the US Congress and GAO investigated Citigroup for illicitly
laundering $100 million in drug money for Raul Salinas, brother
of the then-Mexican President. The investigations also found
the bank had laundered money for corrupt officials from Pakistan
to Gabon to Nigeria.
Citigroup, the financial behemoth
was merely typical of what happened to American banking after
1999. It was a different world entirely from anything before
with the possible exception of the excesses of the Roaring '20's.
The degree of lending fraud and abuse that ensued in the new
era of asset securitization was staggering to the imagination.
The Predators had a ball
One US consumer organization
documented some of the most common predatory lending practices
during the real estate boom:
"In the United States
in the first decade of the 21st century there are many storefronts
offering such loans. Some are old -- Household Finance and its
sister Beneficial, for example -- and some are newer-fangled,
like CitiFinancial. Both offer credit at rates over thirty percent.
The business is booming: the spreads, Wall Street says, are too
good to pass up. Citibank pays under five percent interest on
the deposits it collects. Its affiliated loan sharks charge four
times that rate, even for loans secured by the borrower's home.
It's a can't-miss proposition. Even if the economy goes South
they can take and resell the collateral. The business is global:
the Hong Kong & Shanghai Banking Corporation, now HSBC, wants
to export it to the eighty-plus countries in which it has a retail
presence. Institutional investors love the business model and
investment banks securitize the loans. These fancy terms will
be defined as we proceed. The root, however, the fodder on which
the whole pyramid rests, is the solitary customer at what's called
the point of sale points and fees can be added to the money that's
lent. CitiFinancial and Household Finance both suggest that insurance
is needed. This they serve in a number of flavors -- credit life
and credit disability, credit unemployment and property insurance
-- but in almost all cases, it is included in the loans and interest
is charged on it. It's called "single premium" -- instead
of paying each month for coverage, you pay in advance with money
on which you pay interest. If you choose to refinance, you will
not get a refund. It is money down the drain, but at the point-of-sale
it often goes unnoticed.
Take, for example, the purchase
of furniture. A bedroom set might cost two thousand dollars.
The sign says Easy Credit, sometimes spelled E-Z. The furniture
man does not manage these accounts. For this he turns to CitiFinancial,
to HFC or perhaps to Wells Fargo. While the Federal Reserve lends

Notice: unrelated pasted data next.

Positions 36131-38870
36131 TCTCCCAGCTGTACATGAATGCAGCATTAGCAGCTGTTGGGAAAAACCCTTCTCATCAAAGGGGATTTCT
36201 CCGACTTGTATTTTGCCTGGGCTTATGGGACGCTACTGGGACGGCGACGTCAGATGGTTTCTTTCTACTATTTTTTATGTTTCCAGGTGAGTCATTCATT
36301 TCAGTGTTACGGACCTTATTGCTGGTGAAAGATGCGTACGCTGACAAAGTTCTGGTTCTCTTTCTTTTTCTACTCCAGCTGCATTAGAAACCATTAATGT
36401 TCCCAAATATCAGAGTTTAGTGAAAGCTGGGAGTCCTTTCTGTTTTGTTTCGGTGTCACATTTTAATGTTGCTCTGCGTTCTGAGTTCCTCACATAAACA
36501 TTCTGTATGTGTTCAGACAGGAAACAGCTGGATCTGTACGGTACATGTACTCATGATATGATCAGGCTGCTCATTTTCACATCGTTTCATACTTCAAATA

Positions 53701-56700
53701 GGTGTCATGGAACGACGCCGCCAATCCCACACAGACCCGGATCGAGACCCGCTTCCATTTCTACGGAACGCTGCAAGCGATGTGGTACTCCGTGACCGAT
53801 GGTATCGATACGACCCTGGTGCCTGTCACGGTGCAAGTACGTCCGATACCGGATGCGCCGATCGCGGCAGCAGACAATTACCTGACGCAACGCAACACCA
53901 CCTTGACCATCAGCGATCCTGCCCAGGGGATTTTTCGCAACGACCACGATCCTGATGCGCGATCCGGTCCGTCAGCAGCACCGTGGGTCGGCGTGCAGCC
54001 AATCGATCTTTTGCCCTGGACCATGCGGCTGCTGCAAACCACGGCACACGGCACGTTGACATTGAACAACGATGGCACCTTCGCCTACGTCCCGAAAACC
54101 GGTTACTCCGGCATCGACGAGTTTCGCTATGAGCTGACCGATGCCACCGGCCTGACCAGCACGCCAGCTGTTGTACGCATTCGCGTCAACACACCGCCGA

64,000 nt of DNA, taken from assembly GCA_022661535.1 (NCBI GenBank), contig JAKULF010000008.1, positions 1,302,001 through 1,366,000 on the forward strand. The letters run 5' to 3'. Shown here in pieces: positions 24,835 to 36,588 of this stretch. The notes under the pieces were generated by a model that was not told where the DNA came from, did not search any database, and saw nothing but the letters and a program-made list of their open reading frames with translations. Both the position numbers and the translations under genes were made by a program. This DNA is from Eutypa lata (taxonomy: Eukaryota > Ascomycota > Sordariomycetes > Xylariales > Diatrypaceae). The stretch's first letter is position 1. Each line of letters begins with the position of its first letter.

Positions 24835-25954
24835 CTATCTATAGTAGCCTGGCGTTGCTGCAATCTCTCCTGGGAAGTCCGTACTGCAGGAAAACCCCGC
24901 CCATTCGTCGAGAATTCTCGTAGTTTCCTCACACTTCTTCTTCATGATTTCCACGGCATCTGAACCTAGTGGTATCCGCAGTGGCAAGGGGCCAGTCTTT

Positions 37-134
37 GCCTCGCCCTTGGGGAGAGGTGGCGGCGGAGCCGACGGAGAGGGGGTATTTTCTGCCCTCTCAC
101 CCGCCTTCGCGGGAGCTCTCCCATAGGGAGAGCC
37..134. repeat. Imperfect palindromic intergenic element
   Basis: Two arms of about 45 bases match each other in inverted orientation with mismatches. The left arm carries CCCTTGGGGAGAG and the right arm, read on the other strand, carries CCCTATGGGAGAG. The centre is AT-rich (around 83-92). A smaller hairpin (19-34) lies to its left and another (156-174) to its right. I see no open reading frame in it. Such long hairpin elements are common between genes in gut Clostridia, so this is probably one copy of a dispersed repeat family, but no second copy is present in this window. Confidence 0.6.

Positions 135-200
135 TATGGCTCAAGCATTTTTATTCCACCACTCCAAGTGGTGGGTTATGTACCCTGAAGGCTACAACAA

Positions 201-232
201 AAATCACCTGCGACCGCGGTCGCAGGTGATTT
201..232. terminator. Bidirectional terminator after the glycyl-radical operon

money to banks at below five percent, these bank-affiliates charge
twenty or thirty or forty percent. You will have insurance on
your furniture: to protect you, they say, from having it repossessed
if you die or become unemployed. Before the debt is discharged,
dead or alive, you will have paid more than the list-price of
a luxury car or a crypt with a doorman.
Midway you'll be approached
with a sweet-sounding offer: if you'll put up your home as collateral,
your rate can be lowered and the term be extended. A twenty-year
mortgage, fixed or adjustable. The rate will be high and the
rules not disclosed. For example: if you satisfy the loan too
quickly, you'll be charged a pre-payment penalty. Or, you'll
pay slowly and then be asked to pay more, in what's called a
balloon. If you can't, that's okay: they knew you couldn't. The
goal is to refinance your loan and charge you yet more points
In prior centuries, this
was called debt peonage. Today it is the fate of the so-called
sub-prime serf. Fully twenty percent of American households are
described as sub-prime. But half of the people who get sub-prime
loans could have paid normal rates, according to Fannie Mae and
Beltway authorities. Outside it's the law of the jungle; the
only rule is Buyer Beware. But this is easier for some people
Why would a person overpay
by so much? In the nation's low-income neighborhoods, sometimes
called ghettos or, in a more poetic euphemism, the inner city,
there's a lack of bank branches. In the late 20th century, many
financial institutions left the 'hood in the lurch. They refused
to lend money; they refused to write insurance policies. 
In the 1980's this author interviewed
a senior Wall Street banker, at the time recovering from some
kind of burnout. I asked about his bank's business in Cali, Colombia
during the heyday of the Cali cocaine cartel. Speaking not for
attribution, he related, "Banks would literally kill to
get a slice of this business, it's so lucrative." Clearly
they moved on to sub-prime lending with similar goals in mind,
and profits as huge as in money laundering drug gains.
Alan Greenspan openly backed